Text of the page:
BMI no longer defines obesity, abnormal body fat does | Pune News


Pune: The rigid fixation with body mass index (BMI) as a defining measure for obesity has finally crumbled with fresh Canadian guidelines spelling out obesity as ‘the presence of excess or abnormal body fat (adiposity) that impairs health’.
The new norm has reinforced the views of two senior doctors in Pune, one who backs surgery, and the other who believes in treating the cause through maternal nutrition. But both have been emphasizing on body adiposity as a true measure than merely calculating body fat based on height and weight (BMI) for more than two decades now.
The guidelines, perhaps the first-of-its-kind, were developed over three and a half years by a committee of 62 professionals. The document advocates approaching obesity as a complex chronic disease rather than an issue of weight loss. They were released in the Canadian Medical Association Journal on August 4.
“Asians are more prone to develop obesity, insulin resistance, and related complications even at lesser BMI than Caucasians,” Pune-based senior bariatric surgeon Shashank Shah. He is the director of Laparo-Obeso Centre, an centre of excellence for metabolic and bariatric surgery in Pune.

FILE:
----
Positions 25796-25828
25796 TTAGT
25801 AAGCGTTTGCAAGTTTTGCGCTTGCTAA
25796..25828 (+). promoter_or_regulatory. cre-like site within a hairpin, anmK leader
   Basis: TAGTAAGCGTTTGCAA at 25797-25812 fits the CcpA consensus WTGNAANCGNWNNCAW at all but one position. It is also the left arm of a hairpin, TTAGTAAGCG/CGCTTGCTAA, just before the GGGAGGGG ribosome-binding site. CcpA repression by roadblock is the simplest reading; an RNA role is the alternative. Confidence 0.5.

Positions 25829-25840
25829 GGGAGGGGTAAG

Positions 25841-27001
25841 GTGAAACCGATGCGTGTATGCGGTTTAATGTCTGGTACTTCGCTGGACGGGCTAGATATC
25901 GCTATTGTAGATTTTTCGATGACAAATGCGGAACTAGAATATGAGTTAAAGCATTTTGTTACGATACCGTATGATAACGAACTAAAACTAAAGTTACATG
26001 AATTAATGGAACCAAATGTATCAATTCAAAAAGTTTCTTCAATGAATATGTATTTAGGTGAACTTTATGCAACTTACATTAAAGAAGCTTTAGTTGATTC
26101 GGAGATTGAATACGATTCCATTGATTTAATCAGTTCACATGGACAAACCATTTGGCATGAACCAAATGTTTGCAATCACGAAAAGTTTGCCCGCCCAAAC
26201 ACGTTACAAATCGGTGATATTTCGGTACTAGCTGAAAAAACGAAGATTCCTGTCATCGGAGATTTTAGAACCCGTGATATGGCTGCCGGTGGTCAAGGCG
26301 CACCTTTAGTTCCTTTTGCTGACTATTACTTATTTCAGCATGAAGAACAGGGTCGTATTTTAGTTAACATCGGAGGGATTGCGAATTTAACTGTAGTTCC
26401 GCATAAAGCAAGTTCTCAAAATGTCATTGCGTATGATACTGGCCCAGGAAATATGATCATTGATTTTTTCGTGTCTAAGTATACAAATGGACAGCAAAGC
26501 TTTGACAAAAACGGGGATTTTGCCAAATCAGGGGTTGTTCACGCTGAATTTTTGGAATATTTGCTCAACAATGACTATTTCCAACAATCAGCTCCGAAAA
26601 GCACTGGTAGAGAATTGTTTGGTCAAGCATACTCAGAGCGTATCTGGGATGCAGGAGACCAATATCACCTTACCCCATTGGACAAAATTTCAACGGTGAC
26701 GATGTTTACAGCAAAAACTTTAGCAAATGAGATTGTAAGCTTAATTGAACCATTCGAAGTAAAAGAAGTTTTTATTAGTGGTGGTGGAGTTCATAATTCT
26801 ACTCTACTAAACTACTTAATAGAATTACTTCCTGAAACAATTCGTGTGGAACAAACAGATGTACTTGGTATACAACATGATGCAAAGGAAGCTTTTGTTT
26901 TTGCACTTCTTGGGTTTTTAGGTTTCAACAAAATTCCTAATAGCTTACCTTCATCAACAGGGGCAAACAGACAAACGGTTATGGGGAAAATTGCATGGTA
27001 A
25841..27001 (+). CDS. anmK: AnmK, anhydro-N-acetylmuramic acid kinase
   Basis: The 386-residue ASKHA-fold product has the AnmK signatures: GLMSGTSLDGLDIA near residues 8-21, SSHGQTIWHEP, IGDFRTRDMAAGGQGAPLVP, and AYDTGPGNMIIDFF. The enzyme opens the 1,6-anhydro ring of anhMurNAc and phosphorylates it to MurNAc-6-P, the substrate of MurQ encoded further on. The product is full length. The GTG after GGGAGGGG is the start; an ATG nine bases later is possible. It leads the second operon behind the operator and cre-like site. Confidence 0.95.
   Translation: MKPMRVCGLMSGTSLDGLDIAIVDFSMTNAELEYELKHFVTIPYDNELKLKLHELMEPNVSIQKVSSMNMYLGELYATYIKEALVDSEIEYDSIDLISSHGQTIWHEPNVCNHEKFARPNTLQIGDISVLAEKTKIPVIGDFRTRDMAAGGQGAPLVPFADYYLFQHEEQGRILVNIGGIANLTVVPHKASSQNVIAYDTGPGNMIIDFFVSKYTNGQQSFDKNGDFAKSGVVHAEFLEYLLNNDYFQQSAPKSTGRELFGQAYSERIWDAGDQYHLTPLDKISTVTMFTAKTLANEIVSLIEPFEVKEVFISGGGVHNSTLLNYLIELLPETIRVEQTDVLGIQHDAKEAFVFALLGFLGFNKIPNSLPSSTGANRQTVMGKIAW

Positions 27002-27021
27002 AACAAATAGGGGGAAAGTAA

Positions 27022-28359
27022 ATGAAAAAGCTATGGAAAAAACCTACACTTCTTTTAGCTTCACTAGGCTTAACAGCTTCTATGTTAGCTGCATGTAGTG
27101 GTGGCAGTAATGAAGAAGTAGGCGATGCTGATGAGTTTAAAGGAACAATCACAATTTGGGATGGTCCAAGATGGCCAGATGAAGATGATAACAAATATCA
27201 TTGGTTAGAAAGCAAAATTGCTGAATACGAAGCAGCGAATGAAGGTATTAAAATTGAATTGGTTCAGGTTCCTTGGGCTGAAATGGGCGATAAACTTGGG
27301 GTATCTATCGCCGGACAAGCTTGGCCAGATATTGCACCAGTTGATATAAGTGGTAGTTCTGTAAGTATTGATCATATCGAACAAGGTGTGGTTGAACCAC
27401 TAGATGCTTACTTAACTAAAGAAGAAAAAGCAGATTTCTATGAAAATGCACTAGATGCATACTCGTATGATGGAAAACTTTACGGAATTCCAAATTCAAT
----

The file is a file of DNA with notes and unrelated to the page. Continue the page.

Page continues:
In 2006, Shah had proposed that bariatric surgery may be a better treatment option for diabetes than medical therapy and lifestyle management alone. His study caught the attention of researchers in America and Europe, prompting them to undertake similar studies on their population. “When I would perform surgery for treating diabetes among patients with low BMI but high body fat, it was looked at rather skeptically,” Shah said.
When the American Diabetes Association included metabolic surgery as an option for treating type II diabetes in the treatment guidelines in 2017, it changed the method to treat diabetes worldwide.
Senior diabetologist Chittaranjan Yajnik from Pune has been championing the cause of controlling adiposity and diabetes through the mother’s nutrition way before the child is conceived. “An Indian baby weighing 2.7 kg has more body fat than a British baby weighing 3.5 kg,” Yajnik said. His study spanning three generations shows that improved nutrition in mothers can help prevent obesity and diabetes in future generations.
Controlling fetal adiposity may be the only solution to the vicious intergenerational cycle of obesity and diabetes, Yajnik, who heads the diabetology department at KEM Hospital in Rasta Peth, said.
Both Pune doctors’ views have been justified in the Canadian Clinical Practice Guidelines for Obesity Management in Adults which focused on improving health and well-being rather than falling numbers on the scale. “The time for simplistic measures of calculating obesity based on BMI is over. Now India must incorporate this new definition in policy and practice,” Shah said.



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